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Annie Proulx Photo by Gus Powell from Simon and Shuster website

Postcards, Annie Proulx award winning novel (or rather one of her award winning novels), was on my list of “to be reads” works.  Somewhere in the throes of writing my novel, Postcards from Wonderland, I gave it a go.  Reviews called Proulx’s writing dense.  I called it impenetrable and left it unfinished after slogging through the first fifty pages.

How unfortunate.

Later, preparing for a trip to Newfoundland and Labrador, our tour company offered a list of recommended reading, including Proulx’s The Shipping News.  I opted to try again.  It was that or several tomes of equally dense and story-deprived treatises on flora and fauna.

Whether it was a matter of timing, or a desire to learn about the destination, or the story itself, I can’t say.  But this time around, I was sucked in and pulled under the cold northern seas by Proulx’s spare-plain spoken-unvarnished on the one hand and intricate on the other voice.  It is like nothing else I’ve read.

Having dog-eared and marked so many passages to capture I have difficulty deciding which snippet embodies her style the best.  Perhaps it is her description of place — on an interview Proulx said,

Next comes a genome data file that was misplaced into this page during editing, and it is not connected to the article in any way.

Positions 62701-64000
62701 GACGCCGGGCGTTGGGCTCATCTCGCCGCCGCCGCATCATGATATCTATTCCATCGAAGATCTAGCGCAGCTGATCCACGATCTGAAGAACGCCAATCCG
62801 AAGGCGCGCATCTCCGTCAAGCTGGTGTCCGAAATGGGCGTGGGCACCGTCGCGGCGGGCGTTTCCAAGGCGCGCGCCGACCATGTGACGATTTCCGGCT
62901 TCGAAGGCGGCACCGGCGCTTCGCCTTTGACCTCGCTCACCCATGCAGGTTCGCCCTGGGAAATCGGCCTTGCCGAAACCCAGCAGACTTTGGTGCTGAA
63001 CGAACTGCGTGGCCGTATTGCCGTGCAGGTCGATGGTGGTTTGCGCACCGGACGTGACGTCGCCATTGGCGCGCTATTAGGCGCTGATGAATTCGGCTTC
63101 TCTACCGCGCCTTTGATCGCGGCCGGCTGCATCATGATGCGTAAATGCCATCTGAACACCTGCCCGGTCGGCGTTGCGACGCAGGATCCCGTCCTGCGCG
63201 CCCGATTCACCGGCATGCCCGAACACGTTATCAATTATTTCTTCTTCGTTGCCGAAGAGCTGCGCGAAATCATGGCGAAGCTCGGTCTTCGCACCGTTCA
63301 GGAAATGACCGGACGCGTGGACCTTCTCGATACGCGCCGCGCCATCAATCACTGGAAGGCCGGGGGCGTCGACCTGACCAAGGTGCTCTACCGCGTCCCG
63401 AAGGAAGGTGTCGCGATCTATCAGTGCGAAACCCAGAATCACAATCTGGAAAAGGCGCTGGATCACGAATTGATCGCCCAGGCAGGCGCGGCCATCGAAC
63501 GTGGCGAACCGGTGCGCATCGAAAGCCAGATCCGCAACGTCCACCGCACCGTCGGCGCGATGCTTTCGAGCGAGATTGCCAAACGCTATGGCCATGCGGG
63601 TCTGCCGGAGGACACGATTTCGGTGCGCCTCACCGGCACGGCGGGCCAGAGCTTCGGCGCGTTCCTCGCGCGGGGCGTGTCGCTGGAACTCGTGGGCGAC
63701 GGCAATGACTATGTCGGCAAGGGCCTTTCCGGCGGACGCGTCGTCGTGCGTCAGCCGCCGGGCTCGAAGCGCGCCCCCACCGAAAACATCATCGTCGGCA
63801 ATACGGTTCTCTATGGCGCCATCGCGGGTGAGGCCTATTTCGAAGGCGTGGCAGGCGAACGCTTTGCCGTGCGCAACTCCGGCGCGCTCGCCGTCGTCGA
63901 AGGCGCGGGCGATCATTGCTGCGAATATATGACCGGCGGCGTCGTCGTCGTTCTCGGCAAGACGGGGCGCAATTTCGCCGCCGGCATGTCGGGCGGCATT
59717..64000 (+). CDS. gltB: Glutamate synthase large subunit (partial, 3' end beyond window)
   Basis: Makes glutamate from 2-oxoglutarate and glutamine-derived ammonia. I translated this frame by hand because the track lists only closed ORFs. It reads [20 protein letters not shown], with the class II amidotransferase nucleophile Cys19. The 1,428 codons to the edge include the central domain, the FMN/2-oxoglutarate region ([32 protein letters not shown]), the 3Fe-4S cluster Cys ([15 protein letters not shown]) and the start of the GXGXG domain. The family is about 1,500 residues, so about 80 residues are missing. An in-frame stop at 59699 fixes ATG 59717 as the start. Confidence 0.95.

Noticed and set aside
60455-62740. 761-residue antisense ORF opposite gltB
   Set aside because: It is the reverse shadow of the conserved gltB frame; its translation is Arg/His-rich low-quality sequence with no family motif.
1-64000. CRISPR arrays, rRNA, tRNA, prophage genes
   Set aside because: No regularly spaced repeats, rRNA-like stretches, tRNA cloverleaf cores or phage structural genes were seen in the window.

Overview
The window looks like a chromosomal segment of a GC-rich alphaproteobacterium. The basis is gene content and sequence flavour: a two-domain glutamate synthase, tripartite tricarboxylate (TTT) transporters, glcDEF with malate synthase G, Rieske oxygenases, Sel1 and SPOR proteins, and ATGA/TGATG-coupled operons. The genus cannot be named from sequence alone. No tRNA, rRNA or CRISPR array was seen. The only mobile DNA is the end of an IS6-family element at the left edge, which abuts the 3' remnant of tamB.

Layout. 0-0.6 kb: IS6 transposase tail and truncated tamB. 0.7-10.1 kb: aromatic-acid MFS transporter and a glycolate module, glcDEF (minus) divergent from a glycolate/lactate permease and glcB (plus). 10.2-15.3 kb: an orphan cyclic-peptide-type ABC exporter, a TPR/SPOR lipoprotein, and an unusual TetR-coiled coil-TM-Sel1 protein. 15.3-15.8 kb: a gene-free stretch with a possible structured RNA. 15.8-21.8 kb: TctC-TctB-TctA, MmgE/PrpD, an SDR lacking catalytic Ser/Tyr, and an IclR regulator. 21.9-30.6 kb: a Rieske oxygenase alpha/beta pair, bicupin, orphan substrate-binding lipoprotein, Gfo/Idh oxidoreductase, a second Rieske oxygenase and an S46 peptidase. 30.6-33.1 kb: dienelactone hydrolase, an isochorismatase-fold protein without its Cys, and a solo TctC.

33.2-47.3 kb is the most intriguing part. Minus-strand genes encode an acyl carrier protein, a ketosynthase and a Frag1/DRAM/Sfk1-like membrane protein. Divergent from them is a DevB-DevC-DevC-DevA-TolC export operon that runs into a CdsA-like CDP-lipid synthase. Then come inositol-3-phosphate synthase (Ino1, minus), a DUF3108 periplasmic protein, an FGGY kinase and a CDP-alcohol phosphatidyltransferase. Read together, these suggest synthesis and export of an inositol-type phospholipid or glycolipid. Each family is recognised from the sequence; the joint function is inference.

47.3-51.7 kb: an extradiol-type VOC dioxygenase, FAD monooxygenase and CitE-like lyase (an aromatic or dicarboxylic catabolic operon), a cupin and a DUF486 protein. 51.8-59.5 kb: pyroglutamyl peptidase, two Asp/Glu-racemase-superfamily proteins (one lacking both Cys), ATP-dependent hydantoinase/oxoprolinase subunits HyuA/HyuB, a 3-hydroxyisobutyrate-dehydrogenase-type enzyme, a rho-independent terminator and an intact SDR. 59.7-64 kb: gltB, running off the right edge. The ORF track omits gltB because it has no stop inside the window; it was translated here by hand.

From one page:
“The sun laid topaz wash over barrens.”
“The sea flickered.”
“The sea glowed, transparent with light.”
“The sea hissed.”
“The ocean twitched like a vast cloth spread over snakes.”

Beyond the pain-staking choice of words and architecture of her sentences and paragraphs, are the obvious disregard for convention.  A fair percentage of her sentences are not sentences but broken pieces that work and, to me, define her style.

“On the horizon icebergs like white prisons. The immense blue fabric of the sea, rumpled and creased.”

So, who is Annie Proulx.  American.  At home in wide open spaces, like Wyoming where she maintains a ranch.  Wyoming is the setting for Brokeback Mountain, a short story she wrote that became a much misunderstood movie, according to her interview.  She claims to prefer short stories to novels, the former being harder to craft for the limitations of word count.

Proulx is almost a contemporary, having published her first short stories in her fifties (there is hope yet).  As a product our shared times, she’s appropriately brash and irreverent, scoffing at an interviewer’s pat questions, marrying and divorcing several times.  In the interview by the Paris Review, Proulx says, “I am not a person who works well with others… The writing life is a perfect life for me. I can do my own thing…”

I’m a fan.  Will I try Postcards again?  Probably not.  Like Annie Proulx, I am an omnivorous reader with a long, long to be read list.

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